Erin Brockovich urges East Palestine residents to document health conditions as some diagnosed with bronchitis

Environmental activist Erin Brockovich urged residents in East Palestine, Ohio to documents any health effects they are experiencing following the devastating train derailment that was carrying hazardous chemicals. Some residents this month say they have been diagnosed with bronchitis and other conditions that doctors and nurses suspect are linked to the chemical exposure.

“You need to be vigilant you need to journal, you need to document information,” Brockovich said to a room full of residents in a town hall meeting on Friday, Feb. 24. “I will be talking tonight because we want you to get information that you can take home, so you’re better informed, so you have a better understanding.”

The train derailment with 50 rail cars, 10 of which were carrying vinyl chloride, caused hazardous chemicals to spill onto the ground and sent a plume of smoke into the air. In the aftermath of the ecological disaster, residents in East Palestine began experiencing symptoms that many attribute to the chemical spill.

Melissa Blake, who lives within a mile of the crash site, told NBC News that she started coughing up gray mucus and was struggling to breathe just two days following the devastating crash. Blake went to the emergency room and was diagnosed with “acute bronchitis due to chemical fumes,” according to medical records reviewed by the news outlet. “They gave me a breathing machine. They put me on oxygen. They gave me three types of steroids,” Blake said.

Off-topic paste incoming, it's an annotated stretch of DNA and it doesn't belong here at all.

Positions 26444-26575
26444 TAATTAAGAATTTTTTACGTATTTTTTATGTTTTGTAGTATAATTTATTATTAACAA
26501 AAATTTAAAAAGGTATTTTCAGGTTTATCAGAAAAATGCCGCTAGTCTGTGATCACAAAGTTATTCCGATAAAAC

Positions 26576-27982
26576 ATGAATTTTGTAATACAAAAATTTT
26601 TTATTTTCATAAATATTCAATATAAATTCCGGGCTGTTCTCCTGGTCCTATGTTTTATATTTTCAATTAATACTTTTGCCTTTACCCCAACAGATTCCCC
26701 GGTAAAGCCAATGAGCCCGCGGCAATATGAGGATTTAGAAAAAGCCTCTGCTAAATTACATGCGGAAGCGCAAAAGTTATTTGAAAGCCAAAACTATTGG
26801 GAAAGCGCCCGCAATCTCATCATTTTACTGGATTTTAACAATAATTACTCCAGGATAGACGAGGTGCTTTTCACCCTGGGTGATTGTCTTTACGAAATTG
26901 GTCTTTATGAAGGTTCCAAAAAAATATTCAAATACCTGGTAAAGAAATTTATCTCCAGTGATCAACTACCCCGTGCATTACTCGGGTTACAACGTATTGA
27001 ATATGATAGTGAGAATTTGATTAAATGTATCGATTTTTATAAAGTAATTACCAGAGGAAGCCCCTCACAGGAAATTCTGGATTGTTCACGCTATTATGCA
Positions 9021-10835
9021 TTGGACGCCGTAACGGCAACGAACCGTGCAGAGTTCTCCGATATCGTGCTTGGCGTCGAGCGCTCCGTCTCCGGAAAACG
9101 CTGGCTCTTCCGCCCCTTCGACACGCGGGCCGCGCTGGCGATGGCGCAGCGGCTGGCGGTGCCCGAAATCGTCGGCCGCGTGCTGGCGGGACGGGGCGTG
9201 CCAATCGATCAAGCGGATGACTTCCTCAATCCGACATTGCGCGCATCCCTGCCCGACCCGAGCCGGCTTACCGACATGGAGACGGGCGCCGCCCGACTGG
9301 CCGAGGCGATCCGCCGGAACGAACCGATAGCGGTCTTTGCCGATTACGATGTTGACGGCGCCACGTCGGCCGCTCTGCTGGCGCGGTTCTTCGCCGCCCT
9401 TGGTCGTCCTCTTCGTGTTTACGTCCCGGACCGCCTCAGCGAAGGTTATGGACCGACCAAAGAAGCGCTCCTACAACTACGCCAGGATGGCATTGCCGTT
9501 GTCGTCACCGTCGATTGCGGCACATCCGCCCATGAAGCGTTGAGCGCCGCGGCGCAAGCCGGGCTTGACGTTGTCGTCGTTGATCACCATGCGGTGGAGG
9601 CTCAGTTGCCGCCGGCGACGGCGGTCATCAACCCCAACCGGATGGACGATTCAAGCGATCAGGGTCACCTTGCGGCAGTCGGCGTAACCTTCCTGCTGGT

BIDEN STUMBLES THROUGH ANSWER OVER EAST PALESTINE VISIT: ‘WHO’S ZOOMING WHO?’

Erin Brockovich urges East Palestine residents to document health conditions as some diagnosed with bronchitis

Environmental activist Erin Brockovich (R) speaks to concerned residents as she hosts a town hall at East Palestine High School on February 24, 2023 in East Palestine, Ohio. (Michael Swensen/Getty Images)

Blake isn’t the only experiencing firsthand the health impacts from the chemical spill with other residents sharing similar stories about the health impacts from the hazardous chemicals. 

Lisa Fulton, who lives by the scene of the derailment, told the Cincinnati Enquirer that she has felt symptoms following the derailment.

“I saw the fire come right down the tracks,” she told the Cincinnati Enquirer following Brockovich’s event on Friday. “I’ve had a sore throat and some tightness in my chest. And I’ve been wheezing because I have asthma.”

LuAnn Krause, a nurse practitioner, is concerned about the effect the chemicals will have on children.

“Their bodies are forming, their blood cells are forming, their bone marrow is forming” she told the Cincinnati Enquirer. “And they’re at risk for leukemia.”

Speaking at a community meeting held Friday at the local high school, Brockovich discussed the Feb. 3 derailment of a train carrying hazardous materials.

Speaking at a community meeting held Friday at the local high school, Brockovich discussed the Feb. 3 derailment of a train carrying hazardous materials. (Michael Swensen/Getty Images)

A nearby manufacturing plant shared with NBC News that five of their ten employees were unable to come to work. General manager Howard Yang said that his workers were, “dropping like flies” following the train derailment.